Abbotsford police, RCMP grieve 4-year-old service dog killed in line of duty

Jago killed by armed suspect during ‘high-risk’ incident in Alberta

Volunteers will gather at South Gate Shopping Centre on Fathers Day before fanning out to help clean up downtown Chilliwack. (Facebook photo)
Kindness Chain Chilliwack Association organizes Fathers Day cleanup

Volunteers will spend 90 minutes fanning out to gather trash in downtown Chilliwack

Folks look through some of the items for sale during the Voice of Hope giant garage sale at 7350 Barrow Rd. in Chilliwack on Saturday, June 19, 2021. (Jenna Hauck/ Chilliwack Progress)
Giant garage sale today in Chilliwack supports Kenyan widows, orphans

Funds go to Chilliwack-based Voice of Hope charity to improve quality of life for impoverished Kenyans

Ben Holwerda of the Chilliwack Spartan Swim Club competes in a swim meet at the Landing Leisure Centre on Feb. 12, 2011. (Jenna Hauck/ Chilliwack Progress file)
Chilliwack Landing Leisure Centre to close temporarily for scheduled maintenance

Pools, steam room, and sauna at Landing Leisure Centre closing for maintenance July 19 to Sep. 4

Marco Mendicino, Minister of Immigration, Refugees and Citizenship during a press conference in Ottawa on Thursday, May 13, 2021. THE CANADIAN PRESS/Sean Kilpatrick
Canada to welcome 45,000 refugees this year, says immigration minister

Canada plans to increase persons admitted from 23,500 to 45,000 and expedite permanent residency applications

Emily Steele holds up a collage of her son, 16-year-old Elijah-Iain Beauregard who was stabbed and killed in June 2019, outside of Kelowna Law Courts on June 18. (Aaron Hemens/Capital News)
Kelowna woman who fatally stabbed teen facing up to 1.5 years of jail time

Her jail sentence would be followed by an additional one to 1.5 years of supervision

The George Road wildfire near Lytton, B.C., has grown to 250 hectares. (BC Wildfire Service)
B.C. drone sighting halts helicopters fighting 250 hectares of wildfire

‘If a drone collides with firefighting aircraft the consequences could be deadly,’ says BC Wildfire Service

Cannabis bought in British Columbia (Ashley Wadhwani/Black Press Media)
Is it time to start thinking about greener ways to package cannabis?

Packaging suppliers are still figuring eco-friendly and affordable packaging options that fit the mandates of Cannabis Regulations

A dose of the Pfizer-BioNTech COVID-19 vaccine is pictured at a vaccination site in Vancouver Thursday, March 11, 2021. THE CANADIAN PRESS/Jonathan Hayward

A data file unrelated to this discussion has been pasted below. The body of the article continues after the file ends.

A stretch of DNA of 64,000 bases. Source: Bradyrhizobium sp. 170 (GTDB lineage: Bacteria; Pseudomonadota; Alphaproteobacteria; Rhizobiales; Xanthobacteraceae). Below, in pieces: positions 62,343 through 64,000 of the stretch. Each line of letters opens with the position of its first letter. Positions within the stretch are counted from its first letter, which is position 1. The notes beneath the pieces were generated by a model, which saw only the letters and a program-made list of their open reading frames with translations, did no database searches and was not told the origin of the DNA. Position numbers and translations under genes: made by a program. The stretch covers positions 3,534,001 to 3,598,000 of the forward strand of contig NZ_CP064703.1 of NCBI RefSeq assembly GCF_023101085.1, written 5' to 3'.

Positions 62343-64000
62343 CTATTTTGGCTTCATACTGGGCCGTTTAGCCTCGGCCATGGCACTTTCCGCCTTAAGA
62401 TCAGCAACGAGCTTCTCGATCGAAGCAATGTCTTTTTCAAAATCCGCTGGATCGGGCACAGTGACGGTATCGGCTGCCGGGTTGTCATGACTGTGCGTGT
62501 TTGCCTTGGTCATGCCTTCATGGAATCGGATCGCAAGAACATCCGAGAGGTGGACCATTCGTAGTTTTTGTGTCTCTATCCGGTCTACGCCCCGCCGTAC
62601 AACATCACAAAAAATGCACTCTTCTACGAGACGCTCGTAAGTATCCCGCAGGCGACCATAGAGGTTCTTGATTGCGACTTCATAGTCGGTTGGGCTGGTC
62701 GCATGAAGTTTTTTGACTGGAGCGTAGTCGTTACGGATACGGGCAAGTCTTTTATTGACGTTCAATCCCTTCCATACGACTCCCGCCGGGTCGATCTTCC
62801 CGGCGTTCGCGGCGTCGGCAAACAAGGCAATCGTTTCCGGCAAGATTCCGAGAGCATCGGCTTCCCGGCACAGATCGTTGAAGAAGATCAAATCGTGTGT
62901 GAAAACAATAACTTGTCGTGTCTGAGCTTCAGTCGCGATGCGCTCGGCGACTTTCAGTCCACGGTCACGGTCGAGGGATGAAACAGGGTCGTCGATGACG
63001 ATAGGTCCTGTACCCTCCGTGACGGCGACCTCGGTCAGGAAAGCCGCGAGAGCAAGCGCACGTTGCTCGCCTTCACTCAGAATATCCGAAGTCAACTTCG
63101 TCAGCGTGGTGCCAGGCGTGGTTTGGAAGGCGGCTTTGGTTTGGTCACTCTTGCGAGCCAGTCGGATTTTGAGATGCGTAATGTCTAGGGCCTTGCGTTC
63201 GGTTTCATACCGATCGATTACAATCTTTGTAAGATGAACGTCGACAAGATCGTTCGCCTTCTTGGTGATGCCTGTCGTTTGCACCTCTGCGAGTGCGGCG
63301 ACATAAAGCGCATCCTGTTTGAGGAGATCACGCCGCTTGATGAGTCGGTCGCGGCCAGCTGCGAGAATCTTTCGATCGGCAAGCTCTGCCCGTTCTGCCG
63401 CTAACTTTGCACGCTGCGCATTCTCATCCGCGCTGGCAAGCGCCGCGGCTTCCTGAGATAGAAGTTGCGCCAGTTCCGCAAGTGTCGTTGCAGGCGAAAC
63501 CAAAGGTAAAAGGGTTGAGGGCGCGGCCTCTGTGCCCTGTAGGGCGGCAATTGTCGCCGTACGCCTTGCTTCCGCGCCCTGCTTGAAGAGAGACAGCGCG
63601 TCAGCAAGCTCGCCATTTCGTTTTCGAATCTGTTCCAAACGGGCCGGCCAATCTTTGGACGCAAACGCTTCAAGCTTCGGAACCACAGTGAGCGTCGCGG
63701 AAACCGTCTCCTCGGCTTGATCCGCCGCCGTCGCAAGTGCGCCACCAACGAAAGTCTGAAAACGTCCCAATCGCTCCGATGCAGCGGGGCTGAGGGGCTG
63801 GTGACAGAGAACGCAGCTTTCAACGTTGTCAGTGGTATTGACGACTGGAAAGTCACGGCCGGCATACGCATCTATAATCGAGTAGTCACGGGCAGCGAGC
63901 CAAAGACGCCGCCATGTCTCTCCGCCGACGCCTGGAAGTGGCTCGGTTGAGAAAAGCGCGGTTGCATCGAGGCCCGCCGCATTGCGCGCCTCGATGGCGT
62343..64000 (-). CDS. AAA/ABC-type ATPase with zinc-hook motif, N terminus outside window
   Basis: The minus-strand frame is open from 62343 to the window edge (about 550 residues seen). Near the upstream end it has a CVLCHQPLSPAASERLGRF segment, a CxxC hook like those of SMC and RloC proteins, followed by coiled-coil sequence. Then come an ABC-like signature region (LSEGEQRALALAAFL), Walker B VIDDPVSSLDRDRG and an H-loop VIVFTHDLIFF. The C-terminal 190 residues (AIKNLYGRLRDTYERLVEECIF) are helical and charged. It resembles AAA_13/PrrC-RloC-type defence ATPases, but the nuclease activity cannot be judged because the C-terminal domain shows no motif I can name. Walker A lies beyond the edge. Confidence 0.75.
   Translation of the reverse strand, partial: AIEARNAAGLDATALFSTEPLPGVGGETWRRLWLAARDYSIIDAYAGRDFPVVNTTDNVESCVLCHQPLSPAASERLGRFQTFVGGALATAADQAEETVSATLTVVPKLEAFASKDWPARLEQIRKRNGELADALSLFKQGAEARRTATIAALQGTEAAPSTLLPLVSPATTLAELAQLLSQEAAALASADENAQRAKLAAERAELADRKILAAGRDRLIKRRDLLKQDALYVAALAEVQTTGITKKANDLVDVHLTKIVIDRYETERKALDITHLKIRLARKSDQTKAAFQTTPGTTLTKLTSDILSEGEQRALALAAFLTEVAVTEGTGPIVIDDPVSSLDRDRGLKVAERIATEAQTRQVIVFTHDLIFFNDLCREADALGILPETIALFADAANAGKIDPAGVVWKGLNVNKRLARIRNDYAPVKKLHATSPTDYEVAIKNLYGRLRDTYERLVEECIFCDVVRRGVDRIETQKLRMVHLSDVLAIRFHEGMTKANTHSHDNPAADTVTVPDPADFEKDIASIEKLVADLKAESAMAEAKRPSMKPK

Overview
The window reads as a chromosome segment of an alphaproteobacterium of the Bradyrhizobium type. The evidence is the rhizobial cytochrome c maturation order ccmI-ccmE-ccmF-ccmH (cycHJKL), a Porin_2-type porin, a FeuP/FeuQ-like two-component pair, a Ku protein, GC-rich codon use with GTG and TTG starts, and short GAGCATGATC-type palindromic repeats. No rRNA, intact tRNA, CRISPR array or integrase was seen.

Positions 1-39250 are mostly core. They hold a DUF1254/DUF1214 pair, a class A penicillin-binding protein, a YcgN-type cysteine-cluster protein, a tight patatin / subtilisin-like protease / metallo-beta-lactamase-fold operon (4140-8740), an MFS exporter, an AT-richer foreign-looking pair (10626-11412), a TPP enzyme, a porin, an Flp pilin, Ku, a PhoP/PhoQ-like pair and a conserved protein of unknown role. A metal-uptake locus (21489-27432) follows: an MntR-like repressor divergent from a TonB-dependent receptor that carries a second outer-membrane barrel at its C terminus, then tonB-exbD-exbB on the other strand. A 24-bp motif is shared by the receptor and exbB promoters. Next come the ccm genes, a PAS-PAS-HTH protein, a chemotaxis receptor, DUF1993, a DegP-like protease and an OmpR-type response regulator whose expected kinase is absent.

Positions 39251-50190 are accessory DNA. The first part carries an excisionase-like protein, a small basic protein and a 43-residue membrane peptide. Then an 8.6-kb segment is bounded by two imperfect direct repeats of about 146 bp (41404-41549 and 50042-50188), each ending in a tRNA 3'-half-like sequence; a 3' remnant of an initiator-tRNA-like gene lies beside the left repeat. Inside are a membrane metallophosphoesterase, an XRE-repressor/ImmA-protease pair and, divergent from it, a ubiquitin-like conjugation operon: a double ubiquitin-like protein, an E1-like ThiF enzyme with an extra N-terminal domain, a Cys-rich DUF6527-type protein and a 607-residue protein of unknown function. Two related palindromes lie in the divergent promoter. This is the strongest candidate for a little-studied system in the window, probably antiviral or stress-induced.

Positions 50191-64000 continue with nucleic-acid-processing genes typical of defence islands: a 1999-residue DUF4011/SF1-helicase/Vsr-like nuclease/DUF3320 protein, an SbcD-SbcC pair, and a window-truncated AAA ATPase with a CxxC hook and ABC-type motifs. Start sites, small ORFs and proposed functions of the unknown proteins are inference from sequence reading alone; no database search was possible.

NACI advice to mix vaccines gets varied reaction from AstraZeneca double-dosers

NACI recommends an mRNA vaccine for all Canadians receiving a second dose of a COVID-19 vaccine

A aerial view shows the debris going into Quesnel Lake caused by a tailings pond breach near the town of Likely, B.C., Tuesday, Aug. 5, 2014. THE CANADIAN PRESS/Jonathan Hayward
Updated tailings code after Mount Polley an improvement: B.C. mines auditor

British Columbia’s chief auditor of mines has found changes to the province’s requirements for tailings storage facilities

A North Vancouver man was arrested Friday and three police officers were injured after a 10-person broke out at English Bay on June 19, 2021. (Youtube/Screen grab)
Man arrested, 3 police injured during 10-person brawl at Vancouver beach

The arrest was captured on video by bystanders, many of whom heckled the officers as they struggled with the handcuffed man

Surrey Fire Service battled a dock fire along the Fraser River late Friday night (June 18). It was on Musqueam Drive, near Industrial Road, around 10:45 p.m. (Photo: Shane MacKichan)
VIDEO: Fire engulfs pier on Surrey side of the Fraser River

Dock has reportedly been unused for a long time

People in Metro Vancouver can expect to experience a short wave of heat just in time for Father’s Day, according to Environment Canada. (Black Press Media files)
Short-lived heatwave headed for Metro Vancouver this weekend

Temperatures are expected to be up to 10 degrees higher than average Sunday and Monday

Most Read